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Most often, whether an aquatics class is labeled for seniors or not, those are the members who attend. Aqua fitness classes have the ability to not only provide seniors with the added support they need to continue exercising, but also a sense of community.

“Fitness in the pool is quite different than on land,” said Joy McIntyre, the fitness director at the Shimon and Sara Birnbaum JCC in Bridgewater Township, New Jersey. “It is for everyone, but a certain group will gravitate toward aquatics because of the benefits, safety and medicinal type of effects on joints water has. Ninety percent are seniors or baby boomers who are getting in because of those chronic ailments that are starting to bother them.”

To accommodate these members, the Birnbaum JCC offers classes such as water wellness, Latin aqua fit, aqua Zumba, water yoga, and shallow and deep aqua fit. “The classes we offer daily have a different focus to work the body differently, and the instructors are very knowledgeable about chronic ailments and things they have to look out for in their people,” said McIntyre. “Our classes are anywhere between 20 and 30 women, and a couple of men.”

In these specialized aquatics classes, the importance of a knowledgeable and caring instructor should not be overlooked. Oftentimes, it can make or break the member experience. McIntyre has found her members gravitate toward one instructor predominantly because she tends to be peppy and sympathetic.

“She will stay before and after class to talk, she really gets to know the person’s ailments, and she’s funny,” said McIntyre. “She might come in early to show somebody how to do a certain movement they’re having problems with, or if they have a question, she provides an alternative move that will give the same benefit. She goes above and beyond.”

The YMCA of Greater Cleveland in Cleveland, Ohio, offers SilverSplash, an aqua class from SilverSneakers, in the warm water pool, kept between 82 and 87 degrees, to help with quality of life and daily function. By offering these classes in the warm pool, seniors are given a space away from lap swimmers and kids, allowing them to work on their movements at a slower pace if necessary.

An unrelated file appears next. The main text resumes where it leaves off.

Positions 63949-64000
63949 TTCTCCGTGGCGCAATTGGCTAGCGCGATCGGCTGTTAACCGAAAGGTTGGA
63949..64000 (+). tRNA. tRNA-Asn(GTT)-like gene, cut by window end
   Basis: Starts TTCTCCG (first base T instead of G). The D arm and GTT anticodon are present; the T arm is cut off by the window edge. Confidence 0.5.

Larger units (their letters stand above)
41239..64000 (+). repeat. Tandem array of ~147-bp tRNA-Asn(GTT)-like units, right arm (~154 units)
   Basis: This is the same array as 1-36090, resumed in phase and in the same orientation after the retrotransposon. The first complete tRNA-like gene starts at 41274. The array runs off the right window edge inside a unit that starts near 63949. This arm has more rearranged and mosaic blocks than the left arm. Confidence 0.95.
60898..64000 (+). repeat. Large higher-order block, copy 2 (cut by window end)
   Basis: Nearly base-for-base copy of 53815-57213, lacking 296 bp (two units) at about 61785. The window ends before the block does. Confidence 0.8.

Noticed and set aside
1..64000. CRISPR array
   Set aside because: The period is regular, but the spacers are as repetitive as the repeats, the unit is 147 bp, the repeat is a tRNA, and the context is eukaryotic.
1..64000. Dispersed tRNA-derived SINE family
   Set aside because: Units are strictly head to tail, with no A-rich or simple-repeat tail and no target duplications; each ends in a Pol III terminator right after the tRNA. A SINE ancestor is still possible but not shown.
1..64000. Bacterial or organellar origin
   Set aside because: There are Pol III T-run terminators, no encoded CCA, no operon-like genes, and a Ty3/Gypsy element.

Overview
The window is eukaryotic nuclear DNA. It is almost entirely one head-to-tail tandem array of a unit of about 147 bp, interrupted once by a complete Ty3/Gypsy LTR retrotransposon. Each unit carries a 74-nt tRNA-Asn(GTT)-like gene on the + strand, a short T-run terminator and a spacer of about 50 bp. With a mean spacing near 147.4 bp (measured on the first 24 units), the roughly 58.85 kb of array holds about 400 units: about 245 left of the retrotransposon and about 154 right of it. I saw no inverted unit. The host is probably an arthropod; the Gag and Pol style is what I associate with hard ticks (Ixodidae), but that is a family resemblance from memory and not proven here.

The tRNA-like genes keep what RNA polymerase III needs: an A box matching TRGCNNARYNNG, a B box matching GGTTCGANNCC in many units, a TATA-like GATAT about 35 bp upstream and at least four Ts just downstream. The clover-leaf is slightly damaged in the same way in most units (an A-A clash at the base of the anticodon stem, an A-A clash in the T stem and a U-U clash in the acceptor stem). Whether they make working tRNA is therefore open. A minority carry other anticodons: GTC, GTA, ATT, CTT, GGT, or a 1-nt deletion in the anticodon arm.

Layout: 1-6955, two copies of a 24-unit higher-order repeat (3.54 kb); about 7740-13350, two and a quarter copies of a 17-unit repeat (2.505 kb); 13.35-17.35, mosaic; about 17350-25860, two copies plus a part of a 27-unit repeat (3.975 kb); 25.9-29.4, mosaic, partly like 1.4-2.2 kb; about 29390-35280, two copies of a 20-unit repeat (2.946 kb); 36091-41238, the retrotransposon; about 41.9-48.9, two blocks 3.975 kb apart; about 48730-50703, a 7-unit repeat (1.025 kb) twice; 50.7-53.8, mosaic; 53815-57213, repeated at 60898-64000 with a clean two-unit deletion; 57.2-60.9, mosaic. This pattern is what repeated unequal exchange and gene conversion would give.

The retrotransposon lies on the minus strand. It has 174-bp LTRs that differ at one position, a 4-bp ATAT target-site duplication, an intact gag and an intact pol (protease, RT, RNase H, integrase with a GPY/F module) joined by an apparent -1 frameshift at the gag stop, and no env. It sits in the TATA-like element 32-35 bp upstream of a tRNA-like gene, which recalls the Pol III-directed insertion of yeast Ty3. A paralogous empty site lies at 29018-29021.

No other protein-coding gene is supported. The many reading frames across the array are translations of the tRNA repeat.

“It’s about increasing range of motion,” said Loni Beverly, the association active older adult director at the Cleveland Y. “That’s the benefit of being in the water and being able to open up those joints.”

At the Westport Weston Family YMCA in Westport, Connecticut, seniors are offered a couple of different aquatics programs, such as arthritis aqua fitness and senior aqua fitness, also in the warm water pool. “The arthritis class is designed to work on smaller movements you would not typically work on in a traditional aqua fitness class,” said Jennifer McDonald, the aquatics director at the Westport Y. “The class consists of specially designed exercises, which can help improve joint flexibility, and relieve pain and stiffness.”

Because you want to offer programming for all ages and abilities, and your members all have different needs, specialized classes will help different demographics feel represented and safe within the classes they choose. “These senior classes give members a safe environment to move, work and exercise their bodies and minds,” elaborated McDonald.

A safe environment to move is one of the top priorities for senior members taking your aqua fitness classes. Water has the ability to open up a world of exercise options for those who would otherwise be completely limited on land. This is why it is also important to invest in accommodating features that will help them enter your pools.

At the Cleveland Y, pools are equipped with the zero-entry feature and pool lifts to help members get in and out of the water safely. Beverly emphasized the need to help this demographic when it comes to aqua fitness because it not only benefits them physically, but mentally as well.

“I say group fitness is group therapy for the body,” said Beverly. “When these folks get in the water, they make friends, they start to talk, and they may not see anybody except when they’re in class. Through these social situations, they become a small family.”

To best serve this demographic in your facility, it’s essential to provide the programming they want, and for seniors, that’s aquatics classes. Whether you label the classes accordingly or not, start by giving them the ability and space to help themselves and each other.

“That’s what the active older adults department is dedicated to at the Y,” said Beverly. “Here’s an underserved population we want to provide programming for that allows them to build connections with other folks.”

Brittany Howard

Brittany is the editor of Community Rec Magazine. Reach her at brittany@peakemedia.com.

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